BioNTech hit with 'notice of default' from NIH in COVID-19 vaccine royalty dispute

Even as Germany's BioNTech deals with ongoing declines of its revenue and share price, it's facing another serious concern: U.S. officials are pressing the company to pay royalties linked to the commercialization of its lucrative Pfizer-partnered COVID-19 vaccine.

In a Monday filing, BioNTech said the U.S. National Institutes of Health (NIH) has sent a "notice of default" on funds that BioNTech allegedly owes the U.S. agency under their prior licensing agreement.

BioNTech says it "disagrees with the positions being taken by the NIH, and intends to vigorously defend against all allegations of breach."

In an annual filing a few days earlier, on March 20, BioNTech said it was in "ongoing discussions" with the NIH "concerning royalties and other related amounts allegedly owed on sales of our COVID-19 vaccine since commercialization."

At that point, the NIH had only threatened to send a notice of default, according to BioNTech.

BioNTech has generated around 40.5 billion euros ($43.9 billion) since starting its COVID-19 vaccine rollout with partner Pfizer in late 2020, so any amount owed could be quite substantial for the company.

Last week, BioNTech said it entered this year with cash, cash equivalents and security investments totaling 17.7 billion euros ($19.2 billion).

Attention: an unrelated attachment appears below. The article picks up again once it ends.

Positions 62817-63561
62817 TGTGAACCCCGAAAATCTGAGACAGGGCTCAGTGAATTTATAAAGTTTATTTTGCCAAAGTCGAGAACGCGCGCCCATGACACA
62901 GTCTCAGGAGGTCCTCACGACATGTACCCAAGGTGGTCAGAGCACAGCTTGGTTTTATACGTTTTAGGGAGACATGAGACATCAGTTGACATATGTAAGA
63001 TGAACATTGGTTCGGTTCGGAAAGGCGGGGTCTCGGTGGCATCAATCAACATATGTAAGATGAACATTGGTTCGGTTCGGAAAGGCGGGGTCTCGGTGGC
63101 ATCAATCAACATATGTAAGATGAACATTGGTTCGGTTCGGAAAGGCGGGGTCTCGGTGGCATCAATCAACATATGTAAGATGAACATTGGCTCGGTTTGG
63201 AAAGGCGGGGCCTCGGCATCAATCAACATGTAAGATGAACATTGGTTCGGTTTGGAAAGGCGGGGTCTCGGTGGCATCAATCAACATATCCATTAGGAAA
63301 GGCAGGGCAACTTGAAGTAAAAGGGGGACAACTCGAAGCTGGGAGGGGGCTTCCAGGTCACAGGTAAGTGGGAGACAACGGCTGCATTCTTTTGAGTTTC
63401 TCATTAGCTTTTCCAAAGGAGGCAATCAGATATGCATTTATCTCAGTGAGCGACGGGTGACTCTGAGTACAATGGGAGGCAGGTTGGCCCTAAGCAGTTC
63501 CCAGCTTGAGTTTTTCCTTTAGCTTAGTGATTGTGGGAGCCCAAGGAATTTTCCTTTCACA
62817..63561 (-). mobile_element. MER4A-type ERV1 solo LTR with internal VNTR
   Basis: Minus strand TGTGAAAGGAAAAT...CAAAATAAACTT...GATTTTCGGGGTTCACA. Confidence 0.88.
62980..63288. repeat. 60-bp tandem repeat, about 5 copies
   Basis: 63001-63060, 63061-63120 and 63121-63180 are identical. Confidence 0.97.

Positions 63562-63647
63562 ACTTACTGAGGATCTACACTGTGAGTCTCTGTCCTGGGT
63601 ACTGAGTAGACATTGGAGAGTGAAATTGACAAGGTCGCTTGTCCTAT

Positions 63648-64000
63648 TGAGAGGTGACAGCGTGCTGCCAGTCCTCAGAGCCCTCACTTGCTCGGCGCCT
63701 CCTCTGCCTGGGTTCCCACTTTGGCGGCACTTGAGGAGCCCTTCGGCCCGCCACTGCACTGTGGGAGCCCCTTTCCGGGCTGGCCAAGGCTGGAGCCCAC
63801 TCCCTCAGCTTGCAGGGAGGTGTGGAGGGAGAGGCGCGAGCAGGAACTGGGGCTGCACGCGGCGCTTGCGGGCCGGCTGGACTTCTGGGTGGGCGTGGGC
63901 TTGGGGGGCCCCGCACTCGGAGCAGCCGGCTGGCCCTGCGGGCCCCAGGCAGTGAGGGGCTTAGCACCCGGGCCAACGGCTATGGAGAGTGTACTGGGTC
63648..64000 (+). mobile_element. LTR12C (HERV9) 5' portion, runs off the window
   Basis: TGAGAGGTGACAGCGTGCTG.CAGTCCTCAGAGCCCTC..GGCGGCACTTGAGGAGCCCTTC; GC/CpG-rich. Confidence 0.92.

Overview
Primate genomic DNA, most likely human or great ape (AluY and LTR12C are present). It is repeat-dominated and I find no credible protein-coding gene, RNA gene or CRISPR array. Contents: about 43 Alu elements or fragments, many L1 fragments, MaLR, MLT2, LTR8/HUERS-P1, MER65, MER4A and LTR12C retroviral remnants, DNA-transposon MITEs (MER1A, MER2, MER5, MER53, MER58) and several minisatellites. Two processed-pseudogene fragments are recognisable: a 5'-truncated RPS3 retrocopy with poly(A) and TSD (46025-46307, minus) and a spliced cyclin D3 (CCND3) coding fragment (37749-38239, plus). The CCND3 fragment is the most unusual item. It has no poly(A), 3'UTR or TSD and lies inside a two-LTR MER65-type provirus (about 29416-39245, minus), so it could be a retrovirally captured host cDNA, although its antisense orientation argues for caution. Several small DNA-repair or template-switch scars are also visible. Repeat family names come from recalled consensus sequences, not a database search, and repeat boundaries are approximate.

In a 2021 report (PDF), the NIH provided some background behind the BioNTech arrangement. After government and academic researchers published an engineered version of the the SARS-CoV-2 spike protein in early 2020, the National Institute of Allergy and Infectious Diseases began receiving a "significant amount of interest" from companies looking to incorporate the research into their vaccine development, the NIH said. Multiple government agencies worked together and determined that because of the urgency of the situation, they would allow for nonexclusive licenses.

A licensing deal with BioNTech in 2020, and the company's subsequent partnership with Pfizer, yielded the successful Comirnaty vaccine, the NIH said.

Besides the NIH alleging missed royalty payments, BioNTech is in similar discussions with the University of Pennsylvania, according to the company's annual filing.

BioNTech's COVID-19 partner Pfizer didn't mention any ongoing NIH discussions in its own recent annual filing.